What is noteworthy about the road traveled by the supreme leader during these tumultuous past three decades is the change in the manner of his discourse. He has shifted away from absolute ideological notions of “the West,” “world arrogance,” and the United States as a totally homogenous other and moved toward accepting a more nuanced conception of the West as a complex social reality—one with not only an inherent drive to ruthless market competition, capitalist exploitation and foreign policy expansion but also dynamic artistic products, literature, science and technology, risk taking and institutional innovations, and religious and spiritual diversity. The discourse depicting the United States as an absolute enemy with which it would be absurd and naive even to think about negotiating has given way to a discourse about the United States as a potential interlocutor with which it might be possible to discuss acceptable terms of negotiations over such issues as the nuclear program and security in Iraq. It appears that for Khamenei, the United States has gone from being the monstrous absolute other to a powerful regional presence with a domestic political system plagued by the painful consequences of two recent failed military adventures in the Middle East.
Given Khamenei’s control over Iranian policy and his deeply rooted suspicion of U.S. intentions toward the Islamic Republic, improving the relationship between Iran and the United States will be difficult, especially if long-standing U.S. policies, such as constantly escalating sanctions, remain in place. Yet improved relations are not impossible, because the most important interests of both Tehran and Washington can indeed be accommodated simultaneously.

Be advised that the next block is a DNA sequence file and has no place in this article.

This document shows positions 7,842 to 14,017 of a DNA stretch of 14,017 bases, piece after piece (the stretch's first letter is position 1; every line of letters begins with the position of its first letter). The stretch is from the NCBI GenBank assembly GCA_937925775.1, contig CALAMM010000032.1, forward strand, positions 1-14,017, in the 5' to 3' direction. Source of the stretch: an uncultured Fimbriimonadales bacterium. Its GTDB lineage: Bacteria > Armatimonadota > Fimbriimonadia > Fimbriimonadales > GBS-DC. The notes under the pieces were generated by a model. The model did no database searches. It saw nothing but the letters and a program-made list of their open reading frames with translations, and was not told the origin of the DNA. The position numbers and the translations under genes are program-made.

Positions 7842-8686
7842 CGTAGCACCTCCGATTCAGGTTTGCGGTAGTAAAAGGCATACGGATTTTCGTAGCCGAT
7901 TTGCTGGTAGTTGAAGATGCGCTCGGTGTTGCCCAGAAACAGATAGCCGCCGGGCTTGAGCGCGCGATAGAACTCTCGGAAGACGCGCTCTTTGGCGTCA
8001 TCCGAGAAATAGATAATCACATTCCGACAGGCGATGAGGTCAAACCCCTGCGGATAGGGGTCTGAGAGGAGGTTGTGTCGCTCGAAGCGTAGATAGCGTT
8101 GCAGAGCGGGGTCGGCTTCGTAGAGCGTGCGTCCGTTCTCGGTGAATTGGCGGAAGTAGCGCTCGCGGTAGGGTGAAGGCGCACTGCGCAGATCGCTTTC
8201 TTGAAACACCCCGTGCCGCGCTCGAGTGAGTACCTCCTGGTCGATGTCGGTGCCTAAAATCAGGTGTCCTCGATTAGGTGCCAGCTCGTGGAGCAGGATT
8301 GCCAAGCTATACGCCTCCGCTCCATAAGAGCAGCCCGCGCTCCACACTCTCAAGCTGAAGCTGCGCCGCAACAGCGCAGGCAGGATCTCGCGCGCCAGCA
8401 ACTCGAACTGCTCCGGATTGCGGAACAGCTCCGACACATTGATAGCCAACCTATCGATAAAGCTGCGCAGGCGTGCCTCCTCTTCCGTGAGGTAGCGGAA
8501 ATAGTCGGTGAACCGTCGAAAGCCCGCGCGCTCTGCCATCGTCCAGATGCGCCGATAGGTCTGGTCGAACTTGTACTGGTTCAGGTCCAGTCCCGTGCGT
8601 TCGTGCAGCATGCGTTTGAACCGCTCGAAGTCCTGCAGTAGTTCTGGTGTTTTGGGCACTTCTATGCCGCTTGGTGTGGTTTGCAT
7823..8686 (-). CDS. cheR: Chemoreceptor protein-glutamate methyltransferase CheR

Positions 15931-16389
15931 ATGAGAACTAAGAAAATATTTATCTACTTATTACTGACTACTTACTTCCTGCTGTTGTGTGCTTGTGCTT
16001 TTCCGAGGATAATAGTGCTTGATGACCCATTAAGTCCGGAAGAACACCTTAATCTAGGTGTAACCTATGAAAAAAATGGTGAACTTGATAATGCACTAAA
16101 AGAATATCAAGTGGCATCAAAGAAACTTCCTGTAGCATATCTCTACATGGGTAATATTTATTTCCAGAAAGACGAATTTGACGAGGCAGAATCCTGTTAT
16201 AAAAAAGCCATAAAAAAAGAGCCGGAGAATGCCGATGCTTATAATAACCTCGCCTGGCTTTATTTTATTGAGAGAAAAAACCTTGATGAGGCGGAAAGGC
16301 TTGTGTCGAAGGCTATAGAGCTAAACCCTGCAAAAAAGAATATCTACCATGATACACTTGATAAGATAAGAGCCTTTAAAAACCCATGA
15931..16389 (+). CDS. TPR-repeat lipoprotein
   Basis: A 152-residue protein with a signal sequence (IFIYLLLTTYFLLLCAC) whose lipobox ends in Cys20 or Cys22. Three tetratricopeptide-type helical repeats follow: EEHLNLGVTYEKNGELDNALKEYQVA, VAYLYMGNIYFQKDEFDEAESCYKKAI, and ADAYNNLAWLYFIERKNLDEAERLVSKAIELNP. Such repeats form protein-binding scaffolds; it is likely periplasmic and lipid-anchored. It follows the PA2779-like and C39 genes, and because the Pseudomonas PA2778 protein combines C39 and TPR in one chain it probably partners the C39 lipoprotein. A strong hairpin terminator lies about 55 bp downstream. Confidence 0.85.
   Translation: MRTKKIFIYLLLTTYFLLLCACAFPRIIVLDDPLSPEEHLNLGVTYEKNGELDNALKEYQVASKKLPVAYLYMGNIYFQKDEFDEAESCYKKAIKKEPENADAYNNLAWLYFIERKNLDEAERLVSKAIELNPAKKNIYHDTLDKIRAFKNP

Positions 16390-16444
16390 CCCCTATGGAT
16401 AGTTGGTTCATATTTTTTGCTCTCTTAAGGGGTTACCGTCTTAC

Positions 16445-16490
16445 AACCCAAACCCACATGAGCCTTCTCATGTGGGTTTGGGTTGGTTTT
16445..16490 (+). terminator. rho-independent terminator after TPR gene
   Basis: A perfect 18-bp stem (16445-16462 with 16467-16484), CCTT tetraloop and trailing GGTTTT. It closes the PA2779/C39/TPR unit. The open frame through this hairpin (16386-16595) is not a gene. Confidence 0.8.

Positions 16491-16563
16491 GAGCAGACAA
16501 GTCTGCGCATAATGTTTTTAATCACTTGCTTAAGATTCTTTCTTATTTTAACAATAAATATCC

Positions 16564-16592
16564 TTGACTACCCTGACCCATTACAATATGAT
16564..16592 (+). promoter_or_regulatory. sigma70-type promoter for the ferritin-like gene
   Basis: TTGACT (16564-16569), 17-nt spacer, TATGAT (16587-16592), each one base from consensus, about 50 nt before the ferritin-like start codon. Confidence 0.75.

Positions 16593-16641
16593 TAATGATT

What Khamenei needs to know is that Washington is not determined to cripple or overthrow the Islamic Republic, and what the United States needs to know is that the Iranian nuclear project is peaceful, that Iran will not block free access to energy resources and regional sea-lanes, and that Israel can enjoy peace and security within its internationally recognized borders (which, some still hope, will be determined in a final settlement with the Palestinians). Iran can reassure Western governments that its nuclear project is peaceful by making it transparent and by ratifying and implementing the International Atomic Energy Agency’s Additional Protocols on proliferation safeguards in exchange for its guaranteed right under the Nuclear Nonproliferation Treaty to enrich uranium for peaceful purposes. The West, in turn, can reassure Iran that it is not bent on regime change by taking tangible practical measures in exchange for Iranian adherence to security and peace in the Persian Gulf and the wider Middle East—and it will have to do so in order to make significant progress on the nuclear front.